Development Beat: The Cell Tower Compound

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Monday, August 22, 2016

The traitorous Paul “Can You Hear Me Now?” Marcarelli who can now be heard shilling for Sprint would do well to stay away from Farm Gate Road on the edge of Cary over the next few months, where his former employer Verizon has recently begun building a new “cell tower compound.”

Traitor Paul

Traitor Paul

We’ve seen plenty of permits issued for new cell towers in our time here at the Development Beat, but as best we can remember, they aren’t typically described as ominous-sounding “compounds.” We don’t know what the difference is, but they sound like a convenient place to stash an inconvenient former spokesman now working for the competition.

The $250,000 project will be handled by Robinson Tower out of Greenville and received its permits last week. While we couldn’t find much online about the difference between a cell tower and a cell tower compound – they appear to be the same thing – the permits specifically describe the work as “cell tower AND compound,” so who knows.

The trades involved include building, electrical, fire protection and land disturbing, which doesn’t really narrow down for us what this compound will consist of.

We did manage to track down an old presentation from 2010 about the process of and challenges presented by cell tower construction. While there wasn’t anything in there about building a Château d’If style-fortress in which to imprison your enemies, the cell tower construction process is actually a little more interesting than one might assume.


In addition to the steel, concrete, pulleys and bolts one would assume necessary for any cell tower, the presentation from Prof. K N Satyanarayana notes that the projects often require a pump to remove water from underneath the site, and “rubber soling  to prevent seepage of water from underneath the foundation.” The minimum required depth for the foundation of a tower is apparently three meters, which is just shy of 10 feet.

Once the materials have been acquired and the site duly inspected and prepared – it’s a lengthy process that involves an in-depth analysis of the soil and stability of the foundation area – the construction process is ready to begin, but brings with it a number of additional challenges.

These include “poor skill of labor,” “Safety rules not followed at site” “Poor handling and storage of materials” “Holidays” and “material availability.” We assumed that last one is probably the biggest cause of delays not only for cell towers but for construction projects in general, and the analysis from Satyanarayana seems to bear this out. While “prolonged construction” can add 2-3 days to the schedule, material availability can delay a project anywhere between 18-21 days.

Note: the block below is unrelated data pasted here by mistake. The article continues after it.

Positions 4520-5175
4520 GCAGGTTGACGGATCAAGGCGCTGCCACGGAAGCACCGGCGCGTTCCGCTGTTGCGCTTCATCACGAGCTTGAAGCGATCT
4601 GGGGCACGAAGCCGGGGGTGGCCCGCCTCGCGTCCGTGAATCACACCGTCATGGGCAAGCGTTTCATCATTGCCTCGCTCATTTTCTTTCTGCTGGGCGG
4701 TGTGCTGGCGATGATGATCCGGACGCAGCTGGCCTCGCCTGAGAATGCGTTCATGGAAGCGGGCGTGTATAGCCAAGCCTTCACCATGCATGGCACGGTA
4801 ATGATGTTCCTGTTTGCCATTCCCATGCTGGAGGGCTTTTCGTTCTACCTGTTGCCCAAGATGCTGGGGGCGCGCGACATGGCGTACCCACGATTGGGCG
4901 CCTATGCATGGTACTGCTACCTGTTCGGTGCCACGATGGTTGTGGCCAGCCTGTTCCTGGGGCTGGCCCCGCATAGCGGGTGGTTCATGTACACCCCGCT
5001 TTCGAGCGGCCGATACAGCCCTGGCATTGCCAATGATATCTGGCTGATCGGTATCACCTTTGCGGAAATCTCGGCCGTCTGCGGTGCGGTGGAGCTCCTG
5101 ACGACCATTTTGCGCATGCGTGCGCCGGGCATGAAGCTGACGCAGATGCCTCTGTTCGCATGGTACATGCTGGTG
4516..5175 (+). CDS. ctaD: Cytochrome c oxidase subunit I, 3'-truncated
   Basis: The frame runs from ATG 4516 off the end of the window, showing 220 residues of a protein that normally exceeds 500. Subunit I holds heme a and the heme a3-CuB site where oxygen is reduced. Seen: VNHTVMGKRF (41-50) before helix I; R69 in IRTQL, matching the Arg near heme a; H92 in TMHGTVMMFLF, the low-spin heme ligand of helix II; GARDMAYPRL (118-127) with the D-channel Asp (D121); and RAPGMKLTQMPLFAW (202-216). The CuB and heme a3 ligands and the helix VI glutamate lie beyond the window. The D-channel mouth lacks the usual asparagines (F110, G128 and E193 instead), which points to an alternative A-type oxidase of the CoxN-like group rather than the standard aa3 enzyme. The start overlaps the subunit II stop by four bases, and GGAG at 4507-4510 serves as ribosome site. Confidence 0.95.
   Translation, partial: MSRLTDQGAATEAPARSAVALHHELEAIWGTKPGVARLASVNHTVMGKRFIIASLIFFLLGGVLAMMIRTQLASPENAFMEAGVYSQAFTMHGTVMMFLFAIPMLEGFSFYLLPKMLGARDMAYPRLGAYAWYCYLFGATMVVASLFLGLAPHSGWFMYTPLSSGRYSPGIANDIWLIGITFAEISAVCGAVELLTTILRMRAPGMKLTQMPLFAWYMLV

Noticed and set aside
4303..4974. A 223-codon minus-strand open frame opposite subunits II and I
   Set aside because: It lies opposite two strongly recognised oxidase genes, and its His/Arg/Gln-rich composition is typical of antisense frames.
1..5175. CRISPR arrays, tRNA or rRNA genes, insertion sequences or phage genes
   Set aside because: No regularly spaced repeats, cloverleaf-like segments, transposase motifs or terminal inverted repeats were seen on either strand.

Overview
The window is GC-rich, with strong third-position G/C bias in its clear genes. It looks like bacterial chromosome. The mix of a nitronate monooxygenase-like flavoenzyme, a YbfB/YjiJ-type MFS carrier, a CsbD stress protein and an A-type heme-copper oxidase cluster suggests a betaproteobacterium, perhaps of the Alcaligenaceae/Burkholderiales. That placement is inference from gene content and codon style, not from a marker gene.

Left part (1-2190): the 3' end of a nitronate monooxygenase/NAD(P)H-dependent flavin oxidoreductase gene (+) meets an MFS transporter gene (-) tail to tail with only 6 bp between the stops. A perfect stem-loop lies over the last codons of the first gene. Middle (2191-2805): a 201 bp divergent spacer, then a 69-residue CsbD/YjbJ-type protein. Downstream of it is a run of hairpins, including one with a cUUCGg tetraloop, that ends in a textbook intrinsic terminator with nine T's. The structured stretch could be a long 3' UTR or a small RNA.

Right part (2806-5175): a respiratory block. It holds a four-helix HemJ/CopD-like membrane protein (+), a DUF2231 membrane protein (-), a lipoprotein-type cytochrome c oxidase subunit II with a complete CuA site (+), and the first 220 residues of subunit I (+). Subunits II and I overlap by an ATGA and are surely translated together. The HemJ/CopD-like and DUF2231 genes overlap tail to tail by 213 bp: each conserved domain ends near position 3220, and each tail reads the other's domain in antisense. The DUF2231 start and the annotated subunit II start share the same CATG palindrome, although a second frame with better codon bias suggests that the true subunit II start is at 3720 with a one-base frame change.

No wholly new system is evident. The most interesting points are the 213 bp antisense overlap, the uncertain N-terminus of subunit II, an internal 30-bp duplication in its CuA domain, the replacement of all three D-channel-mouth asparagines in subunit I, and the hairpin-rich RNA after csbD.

One of the long-term problems presented by cell tower construction appears to be an issue it shares with many concrete-intensive projects: “honeycombing” – a phenomenon described by Google as follows:

“When concrete is poured into the foundation forms it does not just flow in like water and fill up the forms to the top. If it is not vibrated properly it may leave voids called “honeycombing.” The exposed aggregate leaves a honeycomb look and hence the name.”

We found a few more technical definitions, but that was the clearest. It’s a bad thing. Fortunately,  Satyanarayana had a few suggestions for improving this and other problems presented in cell tower construction.

For honeycombing, he suggested the use of a vibrator (it’s OK, we laughed at that too) and “other equipment,” and noted that the “poor skill of labor” could be counteracted by… “hiring more labor compared to peak labor requirement.”

It sounds like a variation on that old Woody Allen joke; “The employees here are terrible, and in such short supply!” Of course, Satyanarayana does include “adequate supervision” among his recommendations, which we imagine would be more useful than simply having more people around.

We’re not sure how intense the labor requirement will be for this new Verizon Tower out in far west Raleigh, but we’re definitely curious to drive by the site and see if we can get a glimpse of what we imagine is the impressive piece of equipment used for the water pumping process. Knowing our luck though, we’ll probably get out there just in time to see Robinson Tower bust out the giant vibrator and “other equipment.” Yikes.


Not actually a cell tower, but it looks cool, right?